No aldermen attended Thursday’s news conference because none were invited.
But Ald. Ricardo Munoz (22nd) joined rookie Ald. Carlos Ramirez-Rosa (35th) in supporting the drive to eliminate all of the exceptions.
“The Welcoming City ordinance is a good first step. But we need to make sure that it includes all immigrants, [including] people who made mistakes in the past,” Munoz said.
“We want to be fair to all of the families. You’ve got families who have a U.S. citizen, a legal permanent resident and an undocumented all in one household. And if that one undocumented made a mistake — probably got a couple of excessive tickets or maybe even made a mistake that ended up in a lock-up — they should still be able to afford themselves to their rights in this country.”
Chicago’s days as a “sanctuary city,” where undocumented people can access city services and live without fear of police harassment, date back more than 30 years.
In 1985, then-Mayor Harold Washington issued an executive order prohibiting city employees from enforcing federal immigration laws. He made the move to protest the federal government’s decision to question people seeking city services and conduct random searches of city records in an effort to find undocumented immigrants.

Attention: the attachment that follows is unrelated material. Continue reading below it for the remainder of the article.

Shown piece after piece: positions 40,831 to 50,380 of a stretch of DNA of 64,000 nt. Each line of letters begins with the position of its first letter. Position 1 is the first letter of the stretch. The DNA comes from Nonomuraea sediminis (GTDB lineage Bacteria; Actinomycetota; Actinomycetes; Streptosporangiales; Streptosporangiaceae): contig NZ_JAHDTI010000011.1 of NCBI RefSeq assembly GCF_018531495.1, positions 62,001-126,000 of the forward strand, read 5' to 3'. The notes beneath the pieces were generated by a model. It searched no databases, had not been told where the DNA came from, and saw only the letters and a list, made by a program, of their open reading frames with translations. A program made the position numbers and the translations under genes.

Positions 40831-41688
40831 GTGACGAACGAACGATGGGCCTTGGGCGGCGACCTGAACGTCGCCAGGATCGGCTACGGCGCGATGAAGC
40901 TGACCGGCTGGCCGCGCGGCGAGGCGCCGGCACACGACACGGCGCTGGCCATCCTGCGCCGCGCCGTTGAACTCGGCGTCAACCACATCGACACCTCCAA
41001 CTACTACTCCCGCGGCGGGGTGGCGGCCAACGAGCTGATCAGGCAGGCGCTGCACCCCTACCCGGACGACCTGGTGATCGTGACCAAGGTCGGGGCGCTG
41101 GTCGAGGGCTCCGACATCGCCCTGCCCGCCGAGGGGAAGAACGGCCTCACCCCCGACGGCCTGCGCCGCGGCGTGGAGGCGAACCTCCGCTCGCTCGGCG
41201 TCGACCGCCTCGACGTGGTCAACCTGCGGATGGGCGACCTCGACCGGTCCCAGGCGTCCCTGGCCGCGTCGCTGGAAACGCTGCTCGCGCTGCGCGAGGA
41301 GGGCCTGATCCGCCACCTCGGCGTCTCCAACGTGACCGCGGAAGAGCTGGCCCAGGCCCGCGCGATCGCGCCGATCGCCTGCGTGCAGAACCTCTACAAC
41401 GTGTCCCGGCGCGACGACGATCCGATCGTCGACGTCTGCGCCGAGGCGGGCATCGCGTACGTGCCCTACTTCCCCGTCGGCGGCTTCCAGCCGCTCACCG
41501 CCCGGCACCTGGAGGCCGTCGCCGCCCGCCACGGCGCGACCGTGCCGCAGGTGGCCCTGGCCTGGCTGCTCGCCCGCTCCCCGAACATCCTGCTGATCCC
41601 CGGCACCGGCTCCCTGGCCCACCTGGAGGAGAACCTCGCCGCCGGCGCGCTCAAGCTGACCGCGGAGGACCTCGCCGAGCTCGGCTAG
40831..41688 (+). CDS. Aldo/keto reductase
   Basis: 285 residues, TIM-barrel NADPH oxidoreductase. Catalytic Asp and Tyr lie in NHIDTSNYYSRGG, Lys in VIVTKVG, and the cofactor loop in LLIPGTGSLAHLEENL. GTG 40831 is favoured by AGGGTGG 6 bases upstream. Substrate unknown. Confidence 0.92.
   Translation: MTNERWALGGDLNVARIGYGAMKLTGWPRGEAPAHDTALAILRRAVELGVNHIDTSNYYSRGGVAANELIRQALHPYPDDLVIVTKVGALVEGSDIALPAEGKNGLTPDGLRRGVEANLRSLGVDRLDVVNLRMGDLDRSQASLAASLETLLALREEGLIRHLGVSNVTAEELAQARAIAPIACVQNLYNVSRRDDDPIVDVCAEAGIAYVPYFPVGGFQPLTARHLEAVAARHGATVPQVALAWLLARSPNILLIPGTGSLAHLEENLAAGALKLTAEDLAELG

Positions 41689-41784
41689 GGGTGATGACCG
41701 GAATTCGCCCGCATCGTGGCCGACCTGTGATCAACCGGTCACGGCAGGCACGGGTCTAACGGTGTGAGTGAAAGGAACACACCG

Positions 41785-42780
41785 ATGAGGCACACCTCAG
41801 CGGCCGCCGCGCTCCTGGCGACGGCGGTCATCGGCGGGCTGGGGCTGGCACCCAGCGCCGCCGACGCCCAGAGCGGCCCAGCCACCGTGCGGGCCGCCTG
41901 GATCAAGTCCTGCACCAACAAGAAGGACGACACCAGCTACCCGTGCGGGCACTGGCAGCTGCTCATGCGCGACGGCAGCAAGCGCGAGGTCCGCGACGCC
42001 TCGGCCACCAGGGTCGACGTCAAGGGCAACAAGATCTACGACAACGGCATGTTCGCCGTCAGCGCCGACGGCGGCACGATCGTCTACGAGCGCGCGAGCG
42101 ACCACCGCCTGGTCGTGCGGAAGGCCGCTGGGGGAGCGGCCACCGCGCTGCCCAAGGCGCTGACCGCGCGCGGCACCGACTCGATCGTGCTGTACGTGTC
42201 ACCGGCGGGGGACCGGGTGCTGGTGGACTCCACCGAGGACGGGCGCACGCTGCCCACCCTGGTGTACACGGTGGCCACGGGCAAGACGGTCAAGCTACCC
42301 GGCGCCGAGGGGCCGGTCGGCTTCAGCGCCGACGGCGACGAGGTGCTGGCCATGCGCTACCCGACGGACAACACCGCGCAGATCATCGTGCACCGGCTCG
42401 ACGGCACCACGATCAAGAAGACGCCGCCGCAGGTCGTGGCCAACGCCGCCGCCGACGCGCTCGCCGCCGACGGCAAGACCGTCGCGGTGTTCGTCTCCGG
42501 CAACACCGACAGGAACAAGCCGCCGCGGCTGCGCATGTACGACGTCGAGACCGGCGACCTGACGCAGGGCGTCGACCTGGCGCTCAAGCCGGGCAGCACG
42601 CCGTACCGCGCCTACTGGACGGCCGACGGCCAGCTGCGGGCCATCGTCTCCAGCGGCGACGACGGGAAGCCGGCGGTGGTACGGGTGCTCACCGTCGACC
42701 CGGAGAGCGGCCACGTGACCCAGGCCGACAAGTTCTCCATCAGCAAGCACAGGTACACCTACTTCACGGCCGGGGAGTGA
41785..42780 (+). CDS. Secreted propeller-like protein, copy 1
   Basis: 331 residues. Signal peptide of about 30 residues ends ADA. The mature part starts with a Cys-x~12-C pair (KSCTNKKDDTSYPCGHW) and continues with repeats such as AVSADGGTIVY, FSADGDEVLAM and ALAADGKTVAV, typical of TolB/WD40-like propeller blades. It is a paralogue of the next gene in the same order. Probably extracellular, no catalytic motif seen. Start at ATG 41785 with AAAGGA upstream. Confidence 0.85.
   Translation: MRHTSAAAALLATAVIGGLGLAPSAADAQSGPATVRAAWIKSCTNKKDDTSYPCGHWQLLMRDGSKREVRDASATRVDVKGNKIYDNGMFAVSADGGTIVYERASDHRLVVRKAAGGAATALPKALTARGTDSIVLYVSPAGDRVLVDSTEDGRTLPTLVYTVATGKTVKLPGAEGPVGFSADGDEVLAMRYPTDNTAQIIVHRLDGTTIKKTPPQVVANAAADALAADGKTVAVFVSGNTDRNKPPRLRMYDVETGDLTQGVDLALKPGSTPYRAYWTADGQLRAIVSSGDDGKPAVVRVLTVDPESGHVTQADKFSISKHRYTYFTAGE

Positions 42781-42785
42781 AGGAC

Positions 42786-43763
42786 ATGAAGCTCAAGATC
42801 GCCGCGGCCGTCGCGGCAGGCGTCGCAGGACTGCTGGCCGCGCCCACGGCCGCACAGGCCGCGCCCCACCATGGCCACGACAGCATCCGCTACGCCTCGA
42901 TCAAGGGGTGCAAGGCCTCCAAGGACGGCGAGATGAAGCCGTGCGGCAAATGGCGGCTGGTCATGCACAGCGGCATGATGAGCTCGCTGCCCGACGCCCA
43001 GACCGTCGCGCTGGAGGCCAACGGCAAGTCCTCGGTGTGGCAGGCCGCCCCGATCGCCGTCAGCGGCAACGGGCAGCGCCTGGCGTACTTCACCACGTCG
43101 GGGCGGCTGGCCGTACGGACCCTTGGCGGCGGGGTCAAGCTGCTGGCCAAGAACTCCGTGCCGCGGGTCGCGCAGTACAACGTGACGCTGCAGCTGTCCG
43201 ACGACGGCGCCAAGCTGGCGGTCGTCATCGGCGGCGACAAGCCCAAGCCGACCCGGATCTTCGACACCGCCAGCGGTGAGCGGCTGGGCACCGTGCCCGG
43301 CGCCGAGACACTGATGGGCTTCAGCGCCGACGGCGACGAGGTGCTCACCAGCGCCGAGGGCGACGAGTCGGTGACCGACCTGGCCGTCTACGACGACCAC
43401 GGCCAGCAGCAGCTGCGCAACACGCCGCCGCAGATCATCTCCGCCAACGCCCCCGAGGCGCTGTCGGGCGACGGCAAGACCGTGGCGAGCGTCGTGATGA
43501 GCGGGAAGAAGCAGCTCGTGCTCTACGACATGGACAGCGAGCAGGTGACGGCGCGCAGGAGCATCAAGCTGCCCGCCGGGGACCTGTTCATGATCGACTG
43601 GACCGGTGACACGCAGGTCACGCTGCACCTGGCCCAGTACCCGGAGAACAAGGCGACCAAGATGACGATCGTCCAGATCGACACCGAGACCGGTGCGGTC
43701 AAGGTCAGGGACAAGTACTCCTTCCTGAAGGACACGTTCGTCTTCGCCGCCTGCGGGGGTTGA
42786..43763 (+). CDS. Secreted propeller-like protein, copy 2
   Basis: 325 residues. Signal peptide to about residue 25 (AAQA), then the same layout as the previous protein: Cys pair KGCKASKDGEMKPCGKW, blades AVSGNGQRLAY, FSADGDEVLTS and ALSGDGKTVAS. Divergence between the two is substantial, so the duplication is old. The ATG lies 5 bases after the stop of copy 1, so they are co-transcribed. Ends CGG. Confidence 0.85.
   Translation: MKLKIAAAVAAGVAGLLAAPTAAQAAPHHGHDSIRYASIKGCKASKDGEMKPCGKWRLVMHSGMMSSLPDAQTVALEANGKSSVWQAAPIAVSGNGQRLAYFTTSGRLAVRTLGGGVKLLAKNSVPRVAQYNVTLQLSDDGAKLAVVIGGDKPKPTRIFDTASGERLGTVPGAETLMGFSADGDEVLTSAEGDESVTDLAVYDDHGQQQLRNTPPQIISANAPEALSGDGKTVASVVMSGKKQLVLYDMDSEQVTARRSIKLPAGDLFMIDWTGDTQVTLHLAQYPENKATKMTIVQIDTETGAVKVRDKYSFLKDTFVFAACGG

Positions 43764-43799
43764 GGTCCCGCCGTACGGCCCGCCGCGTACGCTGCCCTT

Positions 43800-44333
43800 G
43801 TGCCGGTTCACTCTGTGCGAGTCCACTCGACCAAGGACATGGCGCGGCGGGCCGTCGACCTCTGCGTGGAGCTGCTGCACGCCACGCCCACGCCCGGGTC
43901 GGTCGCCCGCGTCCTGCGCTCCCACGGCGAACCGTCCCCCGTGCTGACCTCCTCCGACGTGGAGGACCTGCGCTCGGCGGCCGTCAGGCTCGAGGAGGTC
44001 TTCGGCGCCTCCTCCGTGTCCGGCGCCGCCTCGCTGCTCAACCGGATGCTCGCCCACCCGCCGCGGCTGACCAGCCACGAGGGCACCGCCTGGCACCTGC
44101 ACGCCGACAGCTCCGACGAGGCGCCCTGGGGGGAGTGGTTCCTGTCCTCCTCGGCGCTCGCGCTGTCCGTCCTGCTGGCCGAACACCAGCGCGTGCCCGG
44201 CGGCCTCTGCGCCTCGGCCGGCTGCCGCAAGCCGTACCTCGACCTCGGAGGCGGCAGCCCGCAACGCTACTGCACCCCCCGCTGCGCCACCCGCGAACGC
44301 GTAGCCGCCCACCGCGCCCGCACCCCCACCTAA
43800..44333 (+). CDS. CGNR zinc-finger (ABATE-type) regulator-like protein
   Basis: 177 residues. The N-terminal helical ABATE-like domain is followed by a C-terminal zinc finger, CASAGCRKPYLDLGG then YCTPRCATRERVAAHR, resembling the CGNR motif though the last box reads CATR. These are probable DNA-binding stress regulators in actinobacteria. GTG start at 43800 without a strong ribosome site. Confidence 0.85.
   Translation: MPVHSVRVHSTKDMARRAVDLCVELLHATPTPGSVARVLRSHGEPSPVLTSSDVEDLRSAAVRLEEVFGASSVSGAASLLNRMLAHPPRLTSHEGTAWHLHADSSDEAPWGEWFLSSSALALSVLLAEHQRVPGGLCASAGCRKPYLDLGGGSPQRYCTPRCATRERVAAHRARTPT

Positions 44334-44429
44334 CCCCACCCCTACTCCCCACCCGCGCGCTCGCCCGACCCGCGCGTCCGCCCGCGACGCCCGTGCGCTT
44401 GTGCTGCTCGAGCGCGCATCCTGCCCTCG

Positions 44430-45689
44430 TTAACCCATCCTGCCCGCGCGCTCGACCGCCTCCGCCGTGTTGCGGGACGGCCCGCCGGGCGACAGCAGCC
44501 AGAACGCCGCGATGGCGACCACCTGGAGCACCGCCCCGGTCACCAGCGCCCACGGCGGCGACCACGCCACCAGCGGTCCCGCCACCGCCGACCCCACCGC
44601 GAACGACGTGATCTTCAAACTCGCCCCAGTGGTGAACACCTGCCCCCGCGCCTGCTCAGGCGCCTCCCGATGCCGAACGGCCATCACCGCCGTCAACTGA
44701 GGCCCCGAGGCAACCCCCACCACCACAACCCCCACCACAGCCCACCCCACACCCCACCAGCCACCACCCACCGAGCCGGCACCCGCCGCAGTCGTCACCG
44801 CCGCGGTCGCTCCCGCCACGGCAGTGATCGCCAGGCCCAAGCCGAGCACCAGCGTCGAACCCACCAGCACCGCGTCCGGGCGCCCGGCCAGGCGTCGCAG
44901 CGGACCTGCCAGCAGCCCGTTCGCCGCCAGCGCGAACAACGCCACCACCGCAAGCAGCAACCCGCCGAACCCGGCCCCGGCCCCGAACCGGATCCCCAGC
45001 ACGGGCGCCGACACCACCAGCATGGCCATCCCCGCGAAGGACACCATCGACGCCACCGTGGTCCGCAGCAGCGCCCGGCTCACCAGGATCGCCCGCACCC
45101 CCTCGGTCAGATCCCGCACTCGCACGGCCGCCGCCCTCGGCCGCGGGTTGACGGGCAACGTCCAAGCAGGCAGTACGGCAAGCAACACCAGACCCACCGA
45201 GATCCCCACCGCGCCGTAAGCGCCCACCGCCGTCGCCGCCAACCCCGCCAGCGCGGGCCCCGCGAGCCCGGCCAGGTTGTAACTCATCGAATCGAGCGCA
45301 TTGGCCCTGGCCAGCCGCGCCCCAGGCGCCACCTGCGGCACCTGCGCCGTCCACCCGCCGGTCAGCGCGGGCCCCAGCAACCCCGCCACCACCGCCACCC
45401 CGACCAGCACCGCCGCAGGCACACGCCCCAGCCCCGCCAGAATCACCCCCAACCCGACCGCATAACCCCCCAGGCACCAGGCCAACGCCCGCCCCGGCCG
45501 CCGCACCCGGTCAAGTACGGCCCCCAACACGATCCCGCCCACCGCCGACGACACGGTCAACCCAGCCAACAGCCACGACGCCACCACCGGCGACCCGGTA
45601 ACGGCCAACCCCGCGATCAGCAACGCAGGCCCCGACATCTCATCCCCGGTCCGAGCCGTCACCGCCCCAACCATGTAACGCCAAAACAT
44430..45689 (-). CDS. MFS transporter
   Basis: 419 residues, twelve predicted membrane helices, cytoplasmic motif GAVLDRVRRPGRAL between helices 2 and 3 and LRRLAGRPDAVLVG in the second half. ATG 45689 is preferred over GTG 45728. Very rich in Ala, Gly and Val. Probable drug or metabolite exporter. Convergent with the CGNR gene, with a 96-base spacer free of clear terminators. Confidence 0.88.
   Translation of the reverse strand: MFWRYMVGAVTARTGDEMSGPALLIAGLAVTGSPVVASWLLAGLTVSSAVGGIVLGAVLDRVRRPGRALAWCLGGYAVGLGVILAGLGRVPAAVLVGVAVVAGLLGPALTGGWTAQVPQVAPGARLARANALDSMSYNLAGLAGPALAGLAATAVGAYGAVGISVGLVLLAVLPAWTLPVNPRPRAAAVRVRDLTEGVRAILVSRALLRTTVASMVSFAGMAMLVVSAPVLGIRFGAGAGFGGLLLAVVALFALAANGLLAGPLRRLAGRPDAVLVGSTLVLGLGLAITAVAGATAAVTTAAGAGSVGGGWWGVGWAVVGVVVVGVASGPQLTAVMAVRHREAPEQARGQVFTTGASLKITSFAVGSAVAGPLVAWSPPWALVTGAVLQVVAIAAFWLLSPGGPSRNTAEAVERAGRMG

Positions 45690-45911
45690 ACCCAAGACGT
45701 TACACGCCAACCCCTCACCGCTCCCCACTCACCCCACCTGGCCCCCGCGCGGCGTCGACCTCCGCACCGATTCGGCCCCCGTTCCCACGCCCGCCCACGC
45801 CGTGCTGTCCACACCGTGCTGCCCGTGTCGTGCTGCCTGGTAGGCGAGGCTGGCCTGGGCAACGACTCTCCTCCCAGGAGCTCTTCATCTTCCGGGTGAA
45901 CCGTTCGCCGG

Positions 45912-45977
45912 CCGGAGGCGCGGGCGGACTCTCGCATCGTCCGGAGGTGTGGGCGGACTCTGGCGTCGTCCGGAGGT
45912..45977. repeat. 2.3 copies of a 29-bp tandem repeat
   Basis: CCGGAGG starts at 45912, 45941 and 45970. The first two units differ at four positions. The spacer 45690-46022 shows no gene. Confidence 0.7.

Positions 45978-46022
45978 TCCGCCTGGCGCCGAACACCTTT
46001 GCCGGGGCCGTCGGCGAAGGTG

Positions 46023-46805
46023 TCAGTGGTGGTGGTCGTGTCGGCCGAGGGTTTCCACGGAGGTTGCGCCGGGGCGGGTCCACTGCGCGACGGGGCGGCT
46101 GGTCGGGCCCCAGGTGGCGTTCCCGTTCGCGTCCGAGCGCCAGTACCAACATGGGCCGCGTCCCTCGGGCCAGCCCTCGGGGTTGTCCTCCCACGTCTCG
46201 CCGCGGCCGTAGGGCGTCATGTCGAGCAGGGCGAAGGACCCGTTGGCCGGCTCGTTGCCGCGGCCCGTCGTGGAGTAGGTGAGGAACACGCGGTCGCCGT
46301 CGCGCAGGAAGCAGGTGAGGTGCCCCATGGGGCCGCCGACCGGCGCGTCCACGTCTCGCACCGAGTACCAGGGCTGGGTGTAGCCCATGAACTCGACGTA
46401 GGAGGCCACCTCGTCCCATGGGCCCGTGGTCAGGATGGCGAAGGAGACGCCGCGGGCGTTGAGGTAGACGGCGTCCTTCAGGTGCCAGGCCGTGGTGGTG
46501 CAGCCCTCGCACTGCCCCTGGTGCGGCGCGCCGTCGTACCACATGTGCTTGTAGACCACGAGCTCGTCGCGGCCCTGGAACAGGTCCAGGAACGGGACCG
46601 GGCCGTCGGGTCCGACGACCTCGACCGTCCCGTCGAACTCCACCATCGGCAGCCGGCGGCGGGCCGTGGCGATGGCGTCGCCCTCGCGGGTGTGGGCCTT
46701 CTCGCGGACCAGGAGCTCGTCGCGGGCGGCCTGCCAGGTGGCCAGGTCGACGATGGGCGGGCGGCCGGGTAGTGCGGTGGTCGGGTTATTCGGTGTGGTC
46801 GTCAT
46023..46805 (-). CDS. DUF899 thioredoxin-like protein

Four years later, then-Mayor Richard M. Daley affirmed the executive order. In 2006, the City Council turned the order into law as the immigration debate raged on in Congress.
It prohibited city agencies from asking about the immigration status of people seeking city services. The ordinance also prohibited Chicago Police from questioning the immigration status of crime victims, witnesses or other law-abiding citizens.
Despite that city policy, there remained a legal loophole.
When Chicago Police made a stop, ran a criminal background check and found a deportation order, there was no specific standard on what they should do amid mounting pressure from the federal Immigration and Customs Enforcement agency to turn them over.
As a result, a 54-year-old mother from Cameroon stopped after failing to signal a turn was detained for two nights in 2012 after police found a deportation order on her record.
The case of Rose Tchakounte — who was turned over to ICE, but never deported — became a cause célèbre for the Illinois Coalition for Immigrant and Refugee Rights.
In response, Emanuel and U.S. Rep. Luis Gutierrez (D-Ill.), united behind a so-called “Welcoming City” ordinance that prohibits police from detaining undocumented immigrants unless they are wanted on a criminal warrant or have been convicted of a serious crime.
From a political standpoint, the 2012 news conference was an opportunity for Emanuel to make amends with Gutierrez.
During Emanuel’s days as Barack Obama’s chief of staff, Gutierrez accused Emanuel of standing in the way of immigration reform and being singularly responsible for Obama’s failure to deliver on his campaign promise to Hispanics.
Gutierrez retaliated by endorsing mayoral candidate Gery Chico over Emanuel in the 2011 race for mayor.